A few more pictures from our quiet stroll through Chandor Gardens.
Garden paths lead to calming scenes with water.
And some rather bizarre scenes of Chandor’s obsessions with Chinese culture. This looks like volcanic rock used as a display case for oriental statutes.
Another display of red panels gives a suggestion about the importance of red in the Chinese culture, where it represents luck, joy, and happiness. Brides wear red to ward off evil.
About eight Staghorn Ferns hang from a large oak.
Ah, back to a soothing pool surrounded by greenery.
Rare for this area is a pot of Kent’s Beauty Oregano with its fluffy flowers.
A lush area with lots of foliage.
As we head to the Chandor home, more water and assorted plants.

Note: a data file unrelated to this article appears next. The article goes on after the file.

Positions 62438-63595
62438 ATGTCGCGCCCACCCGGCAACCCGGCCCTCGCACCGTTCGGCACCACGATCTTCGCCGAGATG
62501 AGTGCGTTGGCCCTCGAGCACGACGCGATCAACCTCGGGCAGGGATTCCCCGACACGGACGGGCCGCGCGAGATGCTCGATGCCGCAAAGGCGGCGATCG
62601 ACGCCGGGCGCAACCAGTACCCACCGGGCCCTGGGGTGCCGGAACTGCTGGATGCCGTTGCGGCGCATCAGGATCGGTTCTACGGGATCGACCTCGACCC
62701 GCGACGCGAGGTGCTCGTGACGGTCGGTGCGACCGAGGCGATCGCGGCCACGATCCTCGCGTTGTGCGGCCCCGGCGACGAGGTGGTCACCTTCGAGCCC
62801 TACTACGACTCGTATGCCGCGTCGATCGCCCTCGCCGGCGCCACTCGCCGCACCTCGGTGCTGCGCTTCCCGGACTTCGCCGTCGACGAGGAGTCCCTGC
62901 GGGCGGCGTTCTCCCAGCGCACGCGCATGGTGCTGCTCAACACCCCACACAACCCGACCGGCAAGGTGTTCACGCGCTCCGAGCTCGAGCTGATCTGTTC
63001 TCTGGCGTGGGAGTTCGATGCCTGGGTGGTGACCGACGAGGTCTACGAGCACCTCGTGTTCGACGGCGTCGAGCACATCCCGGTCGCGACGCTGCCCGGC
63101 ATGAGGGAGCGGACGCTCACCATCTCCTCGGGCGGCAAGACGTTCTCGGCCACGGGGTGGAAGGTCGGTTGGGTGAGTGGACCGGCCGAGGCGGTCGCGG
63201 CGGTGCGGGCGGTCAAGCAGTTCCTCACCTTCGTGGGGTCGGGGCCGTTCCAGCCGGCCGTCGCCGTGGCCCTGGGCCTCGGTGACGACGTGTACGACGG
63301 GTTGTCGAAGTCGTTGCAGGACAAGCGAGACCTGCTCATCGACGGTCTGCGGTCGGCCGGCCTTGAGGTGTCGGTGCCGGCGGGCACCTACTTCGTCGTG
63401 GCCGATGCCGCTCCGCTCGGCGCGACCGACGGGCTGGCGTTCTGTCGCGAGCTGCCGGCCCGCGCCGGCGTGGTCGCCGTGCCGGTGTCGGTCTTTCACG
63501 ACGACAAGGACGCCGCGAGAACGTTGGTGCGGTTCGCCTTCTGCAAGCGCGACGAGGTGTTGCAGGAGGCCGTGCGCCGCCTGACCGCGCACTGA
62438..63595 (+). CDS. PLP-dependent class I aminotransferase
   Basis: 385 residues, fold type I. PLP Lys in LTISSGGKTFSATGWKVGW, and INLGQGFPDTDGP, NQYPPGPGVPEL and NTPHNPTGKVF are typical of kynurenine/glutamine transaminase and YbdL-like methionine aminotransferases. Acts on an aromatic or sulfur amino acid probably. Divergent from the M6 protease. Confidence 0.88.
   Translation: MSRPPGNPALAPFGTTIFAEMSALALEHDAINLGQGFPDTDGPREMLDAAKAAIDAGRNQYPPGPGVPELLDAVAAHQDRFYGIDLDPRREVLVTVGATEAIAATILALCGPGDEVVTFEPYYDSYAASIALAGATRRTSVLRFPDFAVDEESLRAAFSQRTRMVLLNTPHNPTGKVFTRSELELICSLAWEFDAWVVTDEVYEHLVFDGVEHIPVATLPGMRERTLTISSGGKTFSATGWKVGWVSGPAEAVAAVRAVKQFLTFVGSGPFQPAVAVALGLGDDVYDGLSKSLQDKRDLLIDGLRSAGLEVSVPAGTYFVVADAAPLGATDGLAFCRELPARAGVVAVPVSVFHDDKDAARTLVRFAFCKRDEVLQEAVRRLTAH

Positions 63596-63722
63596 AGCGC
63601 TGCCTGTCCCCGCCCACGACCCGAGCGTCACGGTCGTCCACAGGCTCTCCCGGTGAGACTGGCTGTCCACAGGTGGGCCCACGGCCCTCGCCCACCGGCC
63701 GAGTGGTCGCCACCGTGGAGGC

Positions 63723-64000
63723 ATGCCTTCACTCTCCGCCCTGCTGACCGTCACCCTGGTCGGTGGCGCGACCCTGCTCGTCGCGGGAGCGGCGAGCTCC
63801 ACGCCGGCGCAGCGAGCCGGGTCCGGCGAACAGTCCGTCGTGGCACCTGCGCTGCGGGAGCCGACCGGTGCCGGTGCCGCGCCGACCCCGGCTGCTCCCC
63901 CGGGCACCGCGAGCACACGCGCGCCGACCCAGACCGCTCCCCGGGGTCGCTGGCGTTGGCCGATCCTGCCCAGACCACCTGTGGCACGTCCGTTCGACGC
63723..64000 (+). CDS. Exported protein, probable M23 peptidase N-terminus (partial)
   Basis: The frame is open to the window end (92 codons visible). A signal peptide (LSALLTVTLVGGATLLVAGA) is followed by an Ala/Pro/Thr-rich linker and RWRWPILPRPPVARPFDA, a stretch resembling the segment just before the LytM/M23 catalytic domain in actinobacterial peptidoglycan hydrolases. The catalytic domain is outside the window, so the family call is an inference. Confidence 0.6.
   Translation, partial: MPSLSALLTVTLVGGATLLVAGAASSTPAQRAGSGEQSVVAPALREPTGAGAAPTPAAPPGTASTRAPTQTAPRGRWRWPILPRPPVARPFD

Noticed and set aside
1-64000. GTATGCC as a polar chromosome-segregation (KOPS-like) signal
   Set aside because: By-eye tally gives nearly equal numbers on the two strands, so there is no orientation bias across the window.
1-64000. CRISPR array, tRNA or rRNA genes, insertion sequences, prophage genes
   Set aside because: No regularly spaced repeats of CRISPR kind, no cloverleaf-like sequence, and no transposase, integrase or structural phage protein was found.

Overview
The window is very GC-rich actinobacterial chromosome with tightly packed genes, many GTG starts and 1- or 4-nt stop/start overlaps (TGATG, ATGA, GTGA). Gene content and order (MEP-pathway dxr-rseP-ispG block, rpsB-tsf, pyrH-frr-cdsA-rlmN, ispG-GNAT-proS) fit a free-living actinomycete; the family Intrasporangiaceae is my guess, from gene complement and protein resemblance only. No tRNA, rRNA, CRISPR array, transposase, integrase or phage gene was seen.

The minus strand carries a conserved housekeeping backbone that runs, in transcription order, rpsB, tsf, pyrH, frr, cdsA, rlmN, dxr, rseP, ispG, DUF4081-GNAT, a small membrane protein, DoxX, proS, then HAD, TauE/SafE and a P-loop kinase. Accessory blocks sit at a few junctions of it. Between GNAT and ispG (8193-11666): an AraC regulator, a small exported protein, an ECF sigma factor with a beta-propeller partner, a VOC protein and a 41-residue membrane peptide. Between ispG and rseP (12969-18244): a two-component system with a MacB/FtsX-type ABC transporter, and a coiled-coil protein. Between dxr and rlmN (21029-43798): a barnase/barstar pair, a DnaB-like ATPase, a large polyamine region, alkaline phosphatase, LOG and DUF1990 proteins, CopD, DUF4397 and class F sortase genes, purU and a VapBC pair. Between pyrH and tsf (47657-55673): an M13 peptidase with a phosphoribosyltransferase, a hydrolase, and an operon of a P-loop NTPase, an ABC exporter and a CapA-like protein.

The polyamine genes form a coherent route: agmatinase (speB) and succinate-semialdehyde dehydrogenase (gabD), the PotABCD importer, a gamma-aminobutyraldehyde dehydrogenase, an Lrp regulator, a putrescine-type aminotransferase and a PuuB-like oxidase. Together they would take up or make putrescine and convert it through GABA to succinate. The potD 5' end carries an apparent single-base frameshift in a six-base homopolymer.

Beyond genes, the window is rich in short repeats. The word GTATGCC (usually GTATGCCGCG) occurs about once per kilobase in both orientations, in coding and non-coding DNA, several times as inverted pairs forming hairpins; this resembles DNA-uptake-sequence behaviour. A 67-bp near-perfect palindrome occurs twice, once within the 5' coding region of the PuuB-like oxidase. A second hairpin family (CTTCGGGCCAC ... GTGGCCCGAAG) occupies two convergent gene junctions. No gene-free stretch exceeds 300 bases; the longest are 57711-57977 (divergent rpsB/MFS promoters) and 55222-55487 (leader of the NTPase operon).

More potted plants topped off with a new variety of Coleus.
On the back side of the house is an enclosed patio area that has an intimate feeling.
Inside the walled area is a long planting of Pentas and Caladiums,which are cheery and refreshing.
One of my favorite features is this gate leading out of the patio.
The story goes that Chandor admired the gate at a friend’s house. His friend then gifted it to him. From the note, they may have been used over windows at Vincent’s home.
Now these lovely gates can be admired by all who visit this public garden.
What a special place Chandor Gardens is to this small town situated in a dry climate.
“At the heart of gardening, there is a belief in the miraculous.” Mirabel Osler